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INSTAAR News

Shaped by humans, river deltas are gaining land worldwide—for now

A new study of nearly every delta on the planet shows how river delta shapes and sizes around the world are changing due to human activity. The study, carried out by a team of Dutch and American researchers that includes INSTAAR Albert Kettner, finds that increased soil erosion from deforestation has been building land in deltas over the past 30 years, despite extensive river damming. This trend is likely to reverse as sea-level rise accelerates and other human impacts take effect.

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INSTAAR hosts first data blitz highlighting new research (and science puns)

INSTAAR hosts first data blitz highlighting new research (and science puns)

Whales, wildfires, and weeds; dams, drones, and diatoms; sulfur, swamps, and sea ice were all headline topics at INSTAAR’s first data blitz last week. In quick succession, faculty, graduate students, and postdocs took turns giving two-minute talks using two slides apiece. The speed talks were meant to showcase the breadth and diversity of research that takes place in the Institute, and to help everyone get to know each other and their work a little better.

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Watershed exhibit to open at Museum of Boulder

Watershed exhibit to open at Museum of Boulder

An educational exhibit on the Boulder Creek watershed is opening at the Museum of Boulder on Friday, January 31 from 5:30-7:30 p.m. All are welcome at the opening reception, which is free.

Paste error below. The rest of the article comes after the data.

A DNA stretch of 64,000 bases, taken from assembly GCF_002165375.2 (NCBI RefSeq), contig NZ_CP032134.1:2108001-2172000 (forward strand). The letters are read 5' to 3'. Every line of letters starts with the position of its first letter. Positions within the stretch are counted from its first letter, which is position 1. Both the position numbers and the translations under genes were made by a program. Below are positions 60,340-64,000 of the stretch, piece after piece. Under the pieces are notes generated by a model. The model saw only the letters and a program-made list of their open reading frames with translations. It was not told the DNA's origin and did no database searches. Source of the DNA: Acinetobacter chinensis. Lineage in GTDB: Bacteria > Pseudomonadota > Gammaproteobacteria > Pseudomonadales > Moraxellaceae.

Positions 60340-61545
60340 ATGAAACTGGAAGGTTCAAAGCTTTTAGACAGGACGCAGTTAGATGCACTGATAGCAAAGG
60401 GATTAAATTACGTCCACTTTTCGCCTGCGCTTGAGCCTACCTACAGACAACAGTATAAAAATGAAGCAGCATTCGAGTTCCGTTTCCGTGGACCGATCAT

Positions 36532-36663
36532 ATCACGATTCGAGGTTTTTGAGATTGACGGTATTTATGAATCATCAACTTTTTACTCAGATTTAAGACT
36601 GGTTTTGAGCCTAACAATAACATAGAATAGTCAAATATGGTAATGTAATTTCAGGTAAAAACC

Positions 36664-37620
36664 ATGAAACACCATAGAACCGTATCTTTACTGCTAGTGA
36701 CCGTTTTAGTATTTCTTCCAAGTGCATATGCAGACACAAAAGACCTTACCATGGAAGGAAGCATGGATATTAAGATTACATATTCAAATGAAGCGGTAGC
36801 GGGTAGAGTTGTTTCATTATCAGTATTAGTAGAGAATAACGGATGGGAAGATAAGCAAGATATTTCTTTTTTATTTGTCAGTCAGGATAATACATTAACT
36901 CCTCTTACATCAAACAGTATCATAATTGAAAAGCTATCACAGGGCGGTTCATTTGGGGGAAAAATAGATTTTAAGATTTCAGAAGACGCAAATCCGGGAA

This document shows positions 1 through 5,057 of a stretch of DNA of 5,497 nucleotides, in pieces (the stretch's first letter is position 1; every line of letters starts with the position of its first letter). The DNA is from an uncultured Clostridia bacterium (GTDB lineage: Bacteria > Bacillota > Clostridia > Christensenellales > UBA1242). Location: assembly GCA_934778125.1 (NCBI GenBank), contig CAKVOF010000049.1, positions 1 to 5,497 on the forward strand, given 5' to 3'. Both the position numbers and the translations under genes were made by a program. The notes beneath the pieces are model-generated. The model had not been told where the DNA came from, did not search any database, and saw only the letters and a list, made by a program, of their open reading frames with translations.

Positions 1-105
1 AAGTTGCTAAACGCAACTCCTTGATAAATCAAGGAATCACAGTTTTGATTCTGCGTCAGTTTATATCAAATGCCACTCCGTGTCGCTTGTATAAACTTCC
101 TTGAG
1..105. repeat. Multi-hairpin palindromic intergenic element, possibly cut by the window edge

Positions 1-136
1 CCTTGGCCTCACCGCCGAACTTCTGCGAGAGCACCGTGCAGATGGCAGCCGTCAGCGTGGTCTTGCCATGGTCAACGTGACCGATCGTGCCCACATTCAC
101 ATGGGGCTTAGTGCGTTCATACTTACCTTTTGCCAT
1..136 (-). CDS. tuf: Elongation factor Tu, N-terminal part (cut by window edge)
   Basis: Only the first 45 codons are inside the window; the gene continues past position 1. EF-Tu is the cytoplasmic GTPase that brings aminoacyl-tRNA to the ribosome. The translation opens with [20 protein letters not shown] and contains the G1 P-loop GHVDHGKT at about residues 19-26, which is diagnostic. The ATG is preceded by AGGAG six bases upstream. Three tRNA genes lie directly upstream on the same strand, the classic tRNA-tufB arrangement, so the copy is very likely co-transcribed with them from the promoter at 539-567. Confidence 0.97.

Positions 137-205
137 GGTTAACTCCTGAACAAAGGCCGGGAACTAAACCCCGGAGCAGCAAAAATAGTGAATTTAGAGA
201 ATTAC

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DNA recovered from Arctic lakes holds clues for our future world

High in the Canadian Arctic on Baffin Island, beneath 10 meters of water and many more of mud, sits a refrigerated archive of Earth’s past life. The deep sediments in a small lake called CF8 hold ancient pollen and plant fossils. But it now appears that the mud harbors something else: ancient DNA from as far back as the Eemian, a period 125,000 years ago when the Arctic was warmer than today, left by vegetation that otherwise would have vanished without a trace. Highlights the work of postdoc and former grad student Sarah Crump.

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2019 Highly Cited Researchers include INSTAARs Suding, Turetsky, and White

INSTAAR researchers Katherine Suding, Merritt Turetsky, and James W. C. White have been named 2019 Highly Cited Researchers by the Web of Science Group, meaning they rank in the top one percent of their field by citations. The recognition is meant to identify the world's most influential researchers.

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INSTAAR buys carbon offsets for its researchers’ flights

INSTAAR will counteract the carbon footprint of its researchers’ business flights by paying into CU Boulder’s carbon offset plan.

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